Proposed by Albert Einstein in his General Theory of Relativity over a century ago.

It was only in 2015, however, that the first gravitational wave was actually detected — by LIGO.

What is a black hole?

A black hole is an object in space that is so dense and has such strong gravity that no matter or light can escape its pull. Because no light can escape, it is black and invisible.

There’s a boundary at the edge of a black hole called the event horizon, which is the point of no return — any light or matter that crosses that boundary is sucked into the black hole. It would need to travel faster than the speed of light to escape, which is impossible.

Anything that crosses the event horizon is destined to fall to the very centre of the black hole and be squished into a single point with infinite density, called the singularity.

What is LIGO?

It is a massive observatory for detecting cosmic gravitational waves and for carrying out experiments.

The objective is to use gravitational-wave observations in astronomical studies.

The project operates three gravitational-wave (GW) detectors. Two are at Hanford, Washington, north-western US, and one is at Livingston in Louisiana, south-eastern US.

The proposed LIGO India project aims to move one advanced LIGO detector from Hanford to India.

Asteroid 465824

In News:

NASA says asteroid 465824 2010 FR, which is twice as big as the Pyramid of Giza, may cross the Earth’s orbit on September 6.


It is classified as a Near-Earth Object (NEO) and a potentially hazardous asteroid (PHA).

What are NEOs?

NASA defines NEOs as comets and asteroids nudged by the gravitational attraction of nearby planets into orbits that allow them to enter the Earth’s neighbourhood.

These objects are composed mostly of water ice with embedded dust particles.

What is an asteroid?

Asteroids are rocky objects that orbit the Sun, much smaller than planets. They are also called minor planets. As per NASA, 994,383 is the count for known asteroids, the remnants from the formation of the solar system over 4.6 billion years ago.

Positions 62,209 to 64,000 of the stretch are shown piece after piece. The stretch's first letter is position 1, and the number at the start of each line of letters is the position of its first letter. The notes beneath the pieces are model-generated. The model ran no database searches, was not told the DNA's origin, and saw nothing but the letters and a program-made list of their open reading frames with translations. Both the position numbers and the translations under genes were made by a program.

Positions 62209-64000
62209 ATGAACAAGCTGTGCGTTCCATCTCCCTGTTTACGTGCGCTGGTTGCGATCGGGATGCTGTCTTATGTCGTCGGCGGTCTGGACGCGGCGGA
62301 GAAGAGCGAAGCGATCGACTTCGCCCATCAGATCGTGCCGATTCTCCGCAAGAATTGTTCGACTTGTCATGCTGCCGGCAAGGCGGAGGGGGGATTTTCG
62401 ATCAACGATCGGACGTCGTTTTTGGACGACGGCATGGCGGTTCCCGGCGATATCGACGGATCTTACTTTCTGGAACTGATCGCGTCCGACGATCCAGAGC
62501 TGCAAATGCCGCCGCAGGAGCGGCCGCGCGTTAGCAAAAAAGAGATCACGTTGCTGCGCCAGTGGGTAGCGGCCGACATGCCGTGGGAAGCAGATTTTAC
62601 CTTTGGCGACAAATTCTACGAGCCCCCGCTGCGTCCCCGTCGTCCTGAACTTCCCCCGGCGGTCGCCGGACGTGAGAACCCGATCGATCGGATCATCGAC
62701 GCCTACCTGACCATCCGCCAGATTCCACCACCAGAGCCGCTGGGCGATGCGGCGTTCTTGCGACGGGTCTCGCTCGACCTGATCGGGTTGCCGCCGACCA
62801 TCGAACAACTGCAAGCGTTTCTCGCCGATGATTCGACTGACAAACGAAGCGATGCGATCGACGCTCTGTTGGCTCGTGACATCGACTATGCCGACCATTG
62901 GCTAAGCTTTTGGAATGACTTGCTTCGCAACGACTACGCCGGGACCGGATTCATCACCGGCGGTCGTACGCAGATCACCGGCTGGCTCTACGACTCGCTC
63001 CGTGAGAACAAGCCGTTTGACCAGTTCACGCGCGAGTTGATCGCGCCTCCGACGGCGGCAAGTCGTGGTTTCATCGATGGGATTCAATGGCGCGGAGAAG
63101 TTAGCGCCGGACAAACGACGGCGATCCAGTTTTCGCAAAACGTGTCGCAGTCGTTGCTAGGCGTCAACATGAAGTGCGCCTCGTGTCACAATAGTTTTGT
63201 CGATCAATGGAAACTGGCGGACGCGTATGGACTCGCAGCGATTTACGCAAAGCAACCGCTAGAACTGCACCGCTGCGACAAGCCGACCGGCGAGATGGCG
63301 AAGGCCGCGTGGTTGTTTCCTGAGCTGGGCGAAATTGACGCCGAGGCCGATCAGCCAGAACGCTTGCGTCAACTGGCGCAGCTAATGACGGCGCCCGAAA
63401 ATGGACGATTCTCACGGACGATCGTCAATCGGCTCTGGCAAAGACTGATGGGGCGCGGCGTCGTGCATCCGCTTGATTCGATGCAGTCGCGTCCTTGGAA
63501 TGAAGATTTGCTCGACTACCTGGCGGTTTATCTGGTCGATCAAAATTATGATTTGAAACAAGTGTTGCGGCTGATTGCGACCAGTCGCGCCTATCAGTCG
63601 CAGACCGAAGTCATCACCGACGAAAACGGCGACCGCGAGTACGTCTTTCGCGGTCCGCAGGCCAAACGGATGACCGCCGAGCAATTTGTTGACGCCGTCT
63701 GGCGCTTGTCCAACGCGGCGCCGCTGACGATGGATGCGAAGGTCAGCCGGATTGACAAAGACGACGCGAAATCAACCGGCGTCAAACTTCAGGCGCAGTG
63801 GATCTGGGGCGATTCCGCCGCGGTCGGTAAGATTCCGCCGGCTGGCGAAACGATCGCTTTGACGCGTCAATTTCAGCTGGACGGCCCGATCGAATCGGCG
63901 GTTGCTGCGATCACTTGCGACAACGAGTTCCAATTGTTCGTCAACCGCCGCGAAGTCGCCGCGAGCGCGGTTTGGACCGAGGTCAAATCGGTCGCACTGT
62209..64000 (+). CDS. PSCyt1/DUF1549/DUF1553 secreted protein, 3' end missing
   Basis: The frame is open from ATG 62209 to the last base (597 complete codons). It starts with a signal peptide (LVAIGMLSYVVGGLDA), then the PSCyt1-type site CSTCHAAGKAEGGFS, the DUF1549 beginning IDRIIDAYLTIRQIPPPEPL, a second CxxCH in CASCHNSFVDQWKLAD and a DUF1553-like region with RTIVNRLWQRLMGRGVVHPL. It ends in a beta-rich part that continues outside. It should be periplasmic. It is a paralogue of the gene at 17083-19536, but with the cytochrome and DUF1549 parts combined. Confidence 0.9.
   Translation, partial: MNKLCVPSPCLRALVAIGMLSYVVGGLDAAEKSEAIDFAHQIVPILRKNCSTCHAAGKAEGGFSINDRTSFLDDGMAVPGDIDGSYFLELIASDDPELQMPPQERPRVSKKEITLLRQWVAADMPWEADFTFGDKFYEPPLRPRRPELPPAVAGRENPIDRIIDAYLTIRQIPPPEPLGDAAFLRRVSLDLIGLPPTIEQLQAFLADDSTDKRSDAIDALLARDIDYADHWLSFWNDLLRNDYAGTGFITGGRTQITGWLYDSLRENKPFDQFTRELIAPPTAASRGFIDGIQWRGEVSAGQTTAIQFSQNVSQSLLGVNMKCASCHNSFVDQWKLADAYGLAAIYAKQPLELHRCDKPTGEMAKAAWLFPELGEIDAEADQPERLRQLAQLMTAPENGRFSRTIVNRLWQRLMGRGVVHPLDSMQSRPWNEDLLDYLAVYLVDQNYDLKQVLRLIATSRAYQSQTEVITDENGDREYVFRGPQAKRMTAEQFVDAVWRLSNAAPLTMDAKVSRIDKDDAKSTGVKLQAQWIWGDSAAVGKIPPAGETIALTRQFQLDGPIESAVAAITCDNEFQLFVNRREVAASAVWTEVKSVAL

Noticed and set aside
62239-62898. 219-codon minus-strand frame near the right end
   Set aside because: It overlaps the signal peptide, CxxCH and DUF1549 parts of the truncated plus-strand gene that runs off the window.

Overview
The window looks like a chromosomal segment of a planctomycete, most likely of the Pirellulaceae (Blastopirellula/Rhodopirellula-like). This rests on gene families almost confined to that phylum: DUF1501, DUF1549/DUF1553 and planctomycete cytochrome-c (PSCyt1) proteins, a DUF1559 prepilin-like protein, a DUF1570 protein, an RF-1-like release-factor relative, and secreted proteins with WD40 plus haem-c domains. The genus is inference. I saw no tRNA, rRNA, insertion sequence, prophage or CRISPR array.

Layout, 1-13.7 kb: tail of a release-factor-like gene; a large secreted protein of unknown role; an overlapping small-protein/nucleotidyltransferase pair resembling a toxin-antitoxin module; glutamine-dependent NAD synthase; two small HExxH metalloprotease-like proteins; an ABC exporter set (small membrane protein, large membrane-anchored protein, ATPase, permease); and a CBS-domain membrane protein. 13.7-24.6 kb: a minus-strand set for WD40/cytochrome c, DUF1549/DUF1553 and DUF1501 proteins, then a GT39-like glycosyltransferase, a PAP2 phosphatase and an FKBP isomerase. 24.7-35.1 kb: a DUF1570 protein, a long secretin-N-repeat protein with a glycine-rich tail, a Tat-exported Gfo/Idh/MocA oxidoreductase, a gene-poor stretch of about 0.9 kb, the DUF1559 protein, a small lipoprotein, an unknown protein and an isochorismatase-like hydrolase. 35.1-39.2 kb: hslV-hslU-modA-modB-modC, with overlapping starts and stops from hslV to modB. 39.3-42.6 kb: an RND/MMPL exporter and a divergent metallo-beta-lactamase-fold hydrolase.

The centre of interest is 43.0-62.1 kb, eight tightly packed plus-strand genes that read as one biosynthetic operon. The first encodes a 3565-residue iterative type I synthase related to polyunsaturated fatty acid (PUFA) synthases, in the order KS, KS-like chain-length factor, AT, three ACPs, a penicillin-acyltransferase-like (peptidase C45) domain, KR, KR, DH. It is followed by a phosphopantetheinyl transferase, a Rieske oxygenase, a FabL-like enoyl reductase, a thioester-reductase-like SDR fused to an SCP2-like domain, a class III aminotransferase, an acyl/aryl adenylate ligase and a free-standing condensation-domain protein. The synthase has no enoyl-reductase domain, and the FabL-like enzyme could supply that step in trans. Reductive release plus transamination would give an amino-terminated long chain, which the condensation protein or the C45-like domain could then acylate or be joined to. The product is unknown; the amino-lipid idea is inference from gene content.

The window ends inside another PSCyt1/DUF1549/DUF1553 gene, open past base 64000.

Why most asteroids are found in only one region?

Most such objects can be found in the asteroid belt between Mars and Jupiter, which is estimated to contain somewhere between 1.1-1.9 million asteroids. The explanation for the concentration of asteroids in this belt comes from the formation of Jupiter, whose gravity brought an end to the formation of any planetary bodies in this region, as a result of which the smaller bodies kept colliding with each other, fragmenting into asteroids.

Other types of asteroids:

Trojans, which are asteroids that share an orbit with a larger planet.

Near-Earth Asteroids (NEA), which have orbits that pass close by the Earth. Those that cross the Earth’s orbit are called Earth-crossers.

Why do scientists track asteroids?

To look for information about the formation and history of planets and the sun, since asteroids were formed at the same time as other objects in the solar system.

To look for asteroids that might be potentially hazardous.

What are PHAs?

In the asteroid belt between Mars and Jupiter Over 1,400 asteroids are classified as potentially hazardous asteroids (PHAs).

According to NASA, “Potentially Hazardous Asteroids (PHAs) are currently defined based on parameters that measure the asteroid’s potential to make threatening close approaches to the Earth”.

Specifically, all asteroids with a minimum orbit intersection distance (MOID) of 0.05 au or less are considered PHAs.

How can asteroids be deflected?

The most drastic measure undertaken so far is the Asteroid Impact and Deflection Assessment (AIDA), which includes NASA’s Double Asteroid Redirection Test (DART) mission and the European Space Agency’s (ESA) Hera.

The mission’s target is Didymos, a binary near-Earth asteroid, one of whose bodies is of the size that could pose a significant threat to Earth.

In 2018, NASA announced that it had started the construction of DART, which is scheduled to launch in 2021 with an aim to slam into the smaller asteroid of the Didymos system at around 6 km per second in 2022.

Hera, which is scheduled to launch in 2024, will arrive at the Didymos system in 2027 to measure the impact crater produced by the DART collision and study the change in the asteroid’s orbital trajectory.